Sempati Air

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Sempati Air
Sempati.png
IATA ICAO Callsign
SG (IATA Transferred to Spicejet) SSR SPIROW
Founded 16 December 1968
Commenced operations March 1969
Ceased operations 5 June 1998
Operating bases Soekarno-Hatta International Airport
Halim Perdanakusuma International Airport
Juanda International Airport
Hubs Ngurah Rai Airport
Singapore Changi Airport
Secondary hubs Husein Sastranegara International Airport
Achmad Yani Airport
Adisucipto International Airport
Focus cities Polonia International Airport
Hong Kong Kai Tak Airport
Perth Airport
Frequent-flyer program Preferred Connection
Airport lounge Gold Lounge
Fleet size 25
Destinations 30 (25 Domestic,5 International)
Company slogan Fly and Smile With Sempati
We Mean Business
Headquarters Jakarta, Indonesia
Key people Hasan Soedjono (CEO)

Sempati Air was an airline based in Indonesia. Partially owned by friends and family of President Suharto of Indonesia, the airline folded due to bankruptcy after his May 1998 resignation. Its IATA Code has since been reassigned to SpiceJet.

History[edit]

Sempati Air Airbus A300 at Perth Airport in the early 1990s

Sempati Air, (IATA Code: SG ICAO Code: SSR Callsign: Spirow) was founded in December 1968 by PT.Tri Utama Bhakti (PT.Truba) under the name PT Sempati Air Transport and began flights in March of the following year using Douglas DC-3 aircraft. In the beginning, the airline did not offer regularly scheduled services, instead it offered transportation for oil company workers, but soon thereafter more DC-3s were purchased and the airline received a number of Fokker F27 "Friendship', allowing the introduction of regularly scheduled flights to Singapore, Kuala Lumpur and Manila were begun. The name Sempati was taken from Sampati, a mythical bird in Hindu mythology. In its early days, Sempati were referred by some people as "Sembilan Panglima Tinggi" because on its founding, The Indonesian Army's Kostrad was also involved in its operations.

In 1975, a Boeing 707 was leased from Pelita Air for flights between Denpasar and Tokyo but the route was turned over to Garuda Indonesia by the Indonesian government. From some information,[clarification needed] Sempati also leased an additional Boeing 707, possibly from Thailand. After 1977, the DC-3s were phased out in favor of the newer, more modern F27s. After this, the airline was unable to acquire other types of aircraft as the government placed restrictions on private airlines against buying new equipment and it was not until the mid-to-late 1980s that the Fokker 100 and the Boeing 737-200 were introduced into the fleet.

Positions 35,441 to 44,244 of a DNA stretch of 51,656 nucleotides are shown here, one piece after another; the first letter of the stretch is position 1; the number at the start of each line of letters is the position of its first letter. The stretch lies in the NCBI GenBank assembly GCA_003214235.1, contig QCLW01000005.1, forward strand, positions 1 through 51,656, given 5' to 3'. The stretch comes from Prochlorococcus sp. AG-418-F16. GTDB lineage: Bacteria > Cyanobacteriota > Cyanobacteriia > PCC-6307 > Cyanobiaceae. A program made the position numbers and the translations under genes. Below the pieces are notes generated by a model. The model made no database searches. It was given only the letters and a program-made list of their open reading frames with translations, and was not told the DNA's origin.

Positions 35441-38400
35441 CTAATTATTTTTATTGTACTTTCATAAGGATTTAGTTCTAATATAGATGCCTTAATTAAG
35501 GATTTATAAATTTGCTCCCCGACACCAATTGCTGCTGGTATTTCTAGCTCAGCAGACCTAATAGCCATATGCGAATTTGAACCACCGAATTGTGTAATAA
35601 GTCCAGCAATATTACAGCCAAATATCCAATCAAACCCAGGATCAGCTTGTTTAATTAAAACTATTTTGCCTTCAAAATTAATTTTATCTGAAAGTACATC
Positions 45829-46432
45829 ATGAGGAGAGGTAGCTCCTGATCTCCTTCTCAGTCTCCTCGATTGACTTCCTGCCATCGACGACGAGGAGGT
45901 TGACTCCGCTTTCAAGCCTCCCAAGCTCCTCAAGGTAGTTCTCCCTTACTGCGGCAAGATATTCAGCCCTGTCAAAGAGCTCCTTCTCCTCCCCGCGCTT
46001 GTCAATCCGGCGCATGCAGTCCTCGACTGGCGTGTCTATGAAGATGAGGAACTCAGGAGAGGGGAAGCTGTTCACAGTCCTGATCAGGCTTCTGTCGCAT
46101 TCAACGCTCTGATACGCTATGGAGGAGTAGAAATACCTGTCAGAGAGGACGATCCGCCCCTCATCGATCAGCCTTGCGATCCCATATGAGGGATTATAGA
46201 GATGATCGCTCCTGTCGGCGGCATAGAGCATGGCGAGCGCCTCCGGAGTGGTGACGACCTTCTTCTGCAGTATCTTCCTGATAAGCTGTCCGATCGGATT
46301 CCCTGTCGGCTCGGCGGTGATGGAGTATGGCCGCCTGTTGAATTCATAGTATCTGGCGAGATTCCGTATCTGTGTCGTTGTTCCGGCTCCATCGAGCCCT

In the late 1980s, Hutama Mandala Putra (Tommy Soeharto) purchased Sempati and distributed it among three investors: Tri Utama Bhakti, Humpuss and Nusantara Ampera Bhakti (Nusamba).

After the buyout, the airline expanded rapidly in the early 1990s. Hasan Soedjono The CEO of Sempati, has planned a five-year leap to reach the Sempati main target to become the one of Southeast Asia's largest airlines after Singapore Airlines, Garuda Indonesia, Malaysia Airlines and Thai Airways International. The airline also had expansion plans towards Europe with the introduction of the Jakarta-Abu Dhabi route.

However, financial difficulties soon plagued the airline - its expansion plans were ruined as it was unable to buy new Boeing 767 aircraft and Garuda Indonesia, who originally planned to sell its DC-10s to the airline, backed out, leading the airline to eventually purchase Airbus A300 aircraft from Pan Am. With the introduction of the A300, the airline soon began commercial service to new destinations in Asia and Australia.

In 1994, the airline changed its name to Sempati Air. In that timeframe, the airline became Indonesia's best, being the launch customer of the Fokker F70 and offered the best in-flight service in the country. In 1996, just as the airline planned its IPO, its debt became known and was listed on the Red Category, a sign of too much debt. With continued financial problems, its CEO was replaced and many aircraft were sold or returned to lessors, but it was too late to save the airline, which filed for bankruptcy due to the 1997 Asian Monetary Crisis.[1]

Until mid-1998, Sempati Air flew to a wide variety of destinations, including Jakarta, Bandung, Semarang, Solo, Yogyakarta, Surabaya, Denpasar, Mataram, Kupang, Dili, Medan, Padang, Pekanbaru, Batam, Tanjung Pinang, Palangkaraya, Banjarmasin, Balikpapan, Tarakan, Manado, Palu, Kendari, Makassar, Ambon, Jayapura, Timika, and Perth (Western Australia).[2]

Historical Fleet[edit]

Sempati Air Historical Fleet
Type Number
Airbus A300B4-203 4
Boeing 707-320 2
Boeing 737-281 6
Boeing 767-300 2(Cancelled)
Douglas DC-3
Fokker F100 7 (to TAM
Fokker F70 2
Fokker F27 "Friendship" 4

Incidents and Accidents[edit]

References[edit]

External links[edit]